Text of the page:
Most Children Should Receive Chickenpox Vaccine
WebMD News Archive
Jan. 10, 2000 (Baltimore) -- Although the vaccine against varicella, or
chickenpox, has been in use for some time, a large number of children aren't
immunized and should be, says a document released by the American Academy of
Pediatrics (AAP) updating their recommendations on the vaccine. The update
appears in the January issue of the journal Pediatrics.
"There are really three things that are important in this document,"
says Michael Gerber, MD, member of the committee on infectious diseases of the
AAP, in an interview with WebMD. "First is the recognition that although
the recommendation for universal use of the varicella vaccine was made in 1995,
a large number of eligible children remain unimmunized. Second, the Academy
[AAP] is now strongly encouraging pediatricians to support public health
officials in the development and implementation of varicella vaccine
requirements for daycare and school entry. And third is that the vaccine has
been shown to be safe in certain patients who are HIV positive and should be
administered to them."
Gerber says that some pediatricians and parents are resistant to the idea of
vaccinating all eligible children for chickenpox. "Although they are
decreasing in number, there are still some people who are not convinced the
vaccine is safe and effective," he says. "I think much of the
resistance among pediatricians is a reflection of the resistance on the part of
The update cites many studies showing the vaccine is safe and effective. One
new study has just been published in the December issue of the Pediatric
Infectious Disease Journal. This study looked at the vaccine effectiveness
in 11 day care centers serving between 1,100 and 1,500 children in North
Carolina. Comparing the number of chickenpox cases in vaccinated and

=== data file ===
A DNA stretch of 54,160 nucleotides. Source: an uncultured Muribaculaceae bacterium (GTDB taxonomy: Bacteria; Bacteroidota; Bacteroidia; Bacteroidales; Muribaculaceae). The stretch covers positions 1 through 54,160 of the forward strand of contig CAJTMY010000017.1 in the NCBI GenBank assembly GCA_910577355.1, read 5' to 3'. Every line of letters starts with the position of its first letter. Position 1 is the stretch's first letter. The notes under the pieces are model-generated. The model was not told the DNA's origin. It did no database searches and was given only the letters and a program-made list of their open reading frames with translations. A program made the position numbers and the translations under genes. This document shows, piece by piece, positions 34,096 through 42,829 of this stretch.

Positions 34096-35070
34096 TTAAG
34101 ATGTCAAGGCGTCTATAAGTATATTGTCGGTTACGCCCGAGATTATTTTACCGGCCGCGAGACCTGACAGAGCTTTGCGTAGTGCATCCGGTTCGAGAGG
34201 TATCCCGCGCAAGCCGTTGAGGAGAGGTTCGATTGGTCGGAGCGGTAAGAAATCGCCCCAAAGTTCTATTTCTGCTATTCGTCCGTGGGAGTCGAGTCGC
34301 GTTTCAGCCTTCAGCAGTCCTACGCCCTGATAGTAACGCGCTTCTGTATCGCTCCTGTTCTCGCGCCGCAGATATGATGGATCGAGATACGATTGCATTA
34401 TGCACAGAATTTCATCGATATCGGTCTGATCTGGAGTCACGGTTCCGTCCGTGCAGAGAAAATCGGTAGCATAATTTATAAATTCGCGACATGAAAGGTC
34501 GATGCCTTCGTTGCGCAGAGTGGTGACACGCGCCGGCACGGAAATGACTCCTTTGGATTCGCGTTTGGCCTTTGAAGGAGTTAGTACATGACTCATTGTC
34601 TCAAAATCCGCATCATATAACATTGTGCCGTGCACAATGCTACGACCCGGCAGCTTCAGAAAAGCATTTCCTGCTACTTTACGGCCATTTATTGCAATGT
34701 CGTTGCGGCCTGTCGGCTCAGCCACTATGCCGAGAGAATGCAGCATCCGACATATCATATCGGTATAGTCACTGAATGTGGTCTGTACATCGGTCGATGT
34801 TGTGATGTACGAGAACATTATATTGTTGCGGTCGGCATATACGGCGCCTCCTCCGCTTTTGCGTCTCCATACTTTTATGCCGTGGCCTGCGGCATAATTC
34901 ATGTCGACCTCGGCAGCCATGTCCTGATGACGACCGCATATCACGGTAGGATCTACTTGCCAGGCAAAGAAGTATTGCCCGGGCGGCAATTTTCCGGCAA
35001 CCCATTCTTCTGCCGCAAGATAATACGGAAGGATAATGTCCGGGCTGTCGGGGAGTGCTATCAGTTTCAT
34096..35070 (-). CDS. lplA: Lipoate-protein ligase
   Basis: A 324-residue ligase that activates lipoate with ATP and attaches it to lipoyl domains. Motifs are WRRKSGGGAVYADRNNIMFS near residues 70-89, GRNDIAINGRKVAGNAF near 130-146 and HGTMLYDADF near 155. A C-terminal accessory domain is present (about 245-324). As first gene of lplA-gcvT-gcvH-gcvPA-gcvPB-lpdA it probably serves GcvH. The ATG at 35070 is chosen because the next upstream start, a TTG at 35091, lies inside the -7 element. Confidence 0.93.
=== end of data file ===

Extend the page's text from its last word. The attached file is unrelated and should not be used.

unvaccinated children, the vaccine effectiveness in this study was found to be
"Basically, what we saw is that as children are vaccinated, there is
less varicella disease, even among those who haven't been vaccinated,"
Christine Bland, RN, a research nurse at the Duke Vaccine Unit at Duke
University in Durham, N.C., and one of the authors of the study, tells WebMD.
"We're hoping that one day the vaccine will be made mandatory and we can
avoid any outbreaks of varicella. This is especially important as more children
who are immunocompromised attend day care and school. For these kids, the
infection can be quite deadly."
Gerber makes the point that the AAP is also recommending use of varicella
vaccine in children who have recently been exposed to chickenpox. "We now
have ample data to show that if the vaccine is given within three days of
[chickenpox] exposure it will prevent or modify disease. This is another way to
reduce or eliminate outbreaks of varicella in school and day care
"Children 12 months of age or older without documentation of varicella
immunization or infection who do not have a contraindication should receive a
dose of varicella vaccine immediately," the update states. "In
addition, special emphasis should be placed on immunization of susceptible
older children and adults, because the likelihood of severe infection increases
with increasing age."
- Although the American Academy of Pediatrics began recommending universal
administration of the chickenpox vaccine in 1995, a large number of eligible
children aren't immunized.
- All children over age 12 months should receive immunization, although both
pediatricians and parents can be resistant to the idea of vaccinating all
- Special emphasis should be placed on older patients, because the risk of
severe infection increases with age.